Be a Whistleblower for Peace. An inside look into Venice based non-profit, Falling Whistles.

It only takes a few minutes of talking with Falling Whistles founder, Sean Carasso, to see why this local Venice based NPO has energized it’s local community to become whistleblowers. Filled with passion, filled with energy, Sean talks about how a short trip to the Democratic Republic of Congo in late 2007 for a TOM’S Shoe drop inspired him to create the campaign that is today, Falling Whistles.

The Falling Whistles campaign was born in response to a small journey entry Sean wrote the first night he was there. It was earlier that day where he witnessed children too small to carry a gun sent to the front lines to do war with only one thing in hand. A Whistle.

Falling Whistles gives a small window into our world’s largest war. Originally just a journal written about boys sent to the frontlines of war armed with only a whistle, readers forwarded it with the same kind of urgency in which it was written and demanded to know –
what can we do?

The Falling Whistles campaign launched with a simple response – make their weapon your voice and be a whistleblower for peace in Congo. Read the story and buy the whistle. Proceeds go to rehabilitate and advocate for war-affected children. Share their story and speak up for them.

Together, we’ll become the voice of a growing coalition for peace in the Democratic Republic of Congo.

Wait, there’s a war in Congo?

The Democratic Republic of Congo is home to the world’s largest and most deadly war. During the past 10 years, roughly 6 million people have died, and nearly 1,500 people continue to lose their lives daily. Sexual violence is more rampant here than anywhere else in the world, and thousands of children are involved in the war. Why?

There are a number of reasons, dating back over a century. However, most of the conflict is tied directly to the country’s vast natural resources.  They are both a blessing and a curse, making Congo a country of great potential and a frequent victim of exploitation. The minerals found in Congo are used in consumer electronics, including laptops and cell phones.  While many benefit from the mineral trade, it is the Congolese people who bear the consequences of a conflict that sustains profitable mining enterprise.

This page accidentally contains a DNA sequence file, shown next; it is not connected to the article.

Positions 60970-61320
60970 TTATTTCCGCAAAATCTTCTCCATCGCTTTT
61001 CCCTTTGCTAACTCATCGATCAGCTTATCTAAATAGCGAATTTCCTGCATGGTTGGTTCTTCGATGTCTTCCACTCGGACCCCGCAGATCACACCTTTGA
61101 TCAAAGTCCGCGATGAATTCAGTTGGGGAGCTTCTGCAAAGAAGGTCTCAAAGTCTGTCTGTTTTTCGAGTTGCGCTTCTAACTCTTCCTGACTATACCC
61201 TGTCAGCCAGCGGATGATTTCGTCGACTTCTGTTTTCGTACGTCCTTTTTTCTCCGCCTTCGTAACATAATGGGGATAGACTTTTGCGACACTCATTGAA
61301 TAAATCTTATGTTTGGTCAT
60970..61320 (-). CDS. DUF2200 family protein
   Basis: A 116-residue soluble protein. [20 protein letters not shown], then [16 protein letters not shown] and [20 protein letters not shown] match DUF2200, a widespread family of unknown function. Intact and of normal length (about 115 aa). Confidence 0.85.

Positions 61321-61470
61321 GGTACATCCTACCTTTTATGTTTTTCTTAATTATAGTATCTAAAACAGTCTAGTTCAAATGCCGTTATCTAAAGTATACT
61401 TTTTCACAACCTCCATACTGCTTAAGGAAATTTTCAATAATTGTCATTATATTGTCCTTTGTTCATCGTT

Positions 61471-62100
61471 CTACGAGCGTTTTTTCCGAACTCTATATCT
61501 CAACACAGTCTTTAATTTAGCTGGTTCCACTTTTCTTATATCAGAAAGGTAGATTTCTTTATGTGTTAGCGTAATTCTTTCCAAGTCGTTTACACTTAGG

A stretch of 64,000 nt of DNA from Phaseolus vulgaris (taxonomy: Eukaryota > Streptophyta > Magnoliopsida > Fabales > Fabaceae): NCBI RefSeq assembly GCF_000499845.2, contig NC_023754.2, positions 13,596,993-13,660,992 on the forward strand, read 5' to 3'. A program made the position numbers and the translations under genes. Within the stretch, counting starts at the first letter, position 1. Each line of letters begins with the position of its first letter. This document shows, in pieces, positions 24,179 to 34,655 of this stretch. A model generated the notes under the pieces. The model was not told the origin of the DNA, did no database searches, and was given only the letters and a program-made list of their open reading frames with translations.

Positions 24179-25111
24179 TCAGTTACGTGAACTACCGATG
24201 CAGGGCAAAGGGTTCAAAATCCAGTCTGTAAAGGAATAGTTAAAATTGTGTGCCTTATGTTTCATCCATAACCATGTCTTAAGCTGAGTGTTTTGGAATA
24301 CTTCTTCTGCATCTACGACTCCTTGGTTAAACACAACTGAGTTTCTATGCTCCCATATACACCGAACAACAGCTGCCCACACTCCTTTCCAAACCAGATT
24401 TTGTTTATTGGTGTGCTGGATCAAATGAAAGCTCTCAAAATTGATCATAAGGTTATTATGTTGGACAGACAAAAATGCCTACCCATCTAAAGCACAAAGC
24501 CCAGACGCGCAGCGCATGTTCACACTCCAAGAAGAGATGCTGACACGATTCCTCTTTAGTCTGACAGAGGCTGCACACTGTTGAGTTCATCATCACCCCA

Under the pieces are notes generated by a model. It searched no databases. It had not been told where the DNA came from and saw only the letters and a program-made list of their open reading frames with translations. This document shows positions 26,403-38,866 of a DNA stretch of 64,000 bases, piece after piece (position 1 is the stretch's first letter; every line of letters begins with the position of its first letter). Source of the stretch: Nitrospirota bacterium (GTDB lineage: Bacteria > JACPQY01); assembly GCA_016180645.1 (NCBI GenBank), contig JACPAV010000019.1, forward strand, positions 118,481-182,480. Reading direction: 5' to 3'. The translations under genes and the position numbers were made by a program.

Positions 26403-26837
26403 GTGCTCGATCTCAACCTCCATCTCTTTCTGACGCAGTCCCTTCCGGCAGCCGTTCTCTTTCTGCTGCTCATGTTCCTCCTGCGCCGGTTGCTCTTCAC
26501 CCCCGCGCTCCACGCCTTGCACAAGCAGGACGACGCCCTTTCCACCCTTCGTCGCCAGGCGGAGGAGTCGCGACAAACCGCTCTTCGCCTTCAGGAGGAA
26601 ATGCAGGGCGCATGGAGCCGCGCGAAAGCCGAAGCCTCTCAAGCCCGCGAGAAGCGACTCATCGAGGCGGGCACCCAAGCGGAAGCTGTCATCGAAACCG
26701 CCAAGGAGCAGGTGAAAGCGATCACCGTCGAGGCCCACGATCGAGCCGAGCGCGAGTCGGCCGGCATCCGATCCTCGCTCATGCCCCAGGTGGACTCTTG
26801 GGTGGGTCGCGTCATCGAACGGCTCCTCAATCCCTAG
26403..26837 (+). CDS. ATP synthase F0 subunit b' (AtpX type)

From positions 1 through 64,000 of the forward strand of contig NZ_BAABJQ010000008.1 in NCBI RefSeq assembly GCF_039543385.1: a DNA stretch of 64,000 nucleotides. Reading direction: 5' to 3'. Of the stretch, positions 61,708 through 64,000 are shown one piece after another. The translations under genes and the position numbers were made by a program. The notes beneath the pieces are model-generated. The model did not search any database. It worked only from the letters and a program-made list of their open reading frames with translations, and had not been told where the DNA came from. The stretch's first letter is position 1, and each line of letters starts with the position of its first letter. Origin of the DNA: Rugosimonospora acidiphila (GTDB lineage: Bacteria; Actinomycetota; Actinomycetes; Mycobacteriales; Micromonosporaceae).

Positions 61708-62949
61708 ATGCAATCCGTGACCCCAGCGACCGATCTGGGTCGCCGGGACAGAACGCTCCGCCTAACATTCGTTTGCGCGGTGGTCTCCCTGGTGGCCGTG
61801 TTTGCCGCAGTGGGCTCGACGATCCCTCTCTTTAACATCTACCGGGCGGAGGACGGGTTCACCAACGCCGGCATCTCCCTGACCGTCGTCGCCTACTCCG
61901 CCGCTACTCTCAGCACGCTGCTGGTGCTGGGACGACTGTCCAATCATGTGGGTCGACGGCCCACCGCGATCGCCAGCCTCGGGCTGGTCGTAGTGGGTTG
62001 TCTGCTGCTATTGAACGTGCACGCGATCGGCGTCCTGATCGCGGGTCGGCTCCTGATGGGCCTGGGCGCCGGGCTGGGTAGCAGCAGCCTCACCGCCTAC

A combination of unstable governance, a history of bitterness between local groups, and international interest in Congo makes this situation one of the most complicated on the planet. It is this complexity that has left the current systems in place largely ineffective. A new approach is needed.

Alright, so what’s your plan?

The Falling Whistles story reveals two urgent needs:
1. Children escaping the war-region.
2. Children forced to the frontlines of war.

The escaped children are often traumatized and have few options for survival.  The result is that they are regularly pulled back into the cycle of war.  In Congo we are developing partnerships with community leaders who are rehabilitating these children through education, art, sports, music, human rights education, vocational skills training, medical treatment and nutritional services. Each organization is working to give children the tools to be whistleblowers and stand for peace within the war-region.

Because of security concerns, we cannot expose the names of these organizations at this time. We are working toward healthy and sustainable relationships and look forward to the day when we can show you the physical results of your partnership.

To help the children forced to the frontlines of war, the war must end.  The first step toward that goal is to change the way we advocate in the West. Sold out of pockets, living rooms, garages, concerts, warehouses and retail stores, the whistle gives you the opportunity to spread the word about Congo and speak up for peace.  Wear your protest and elevate the conversation.

To Learn More about Falling Whistles or Shop the Store – Please visit

To Donate – Please visit:

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  1. Hairy says:

    I want a whistle.

  2. Hairy says:

    why can’t i use paypal?

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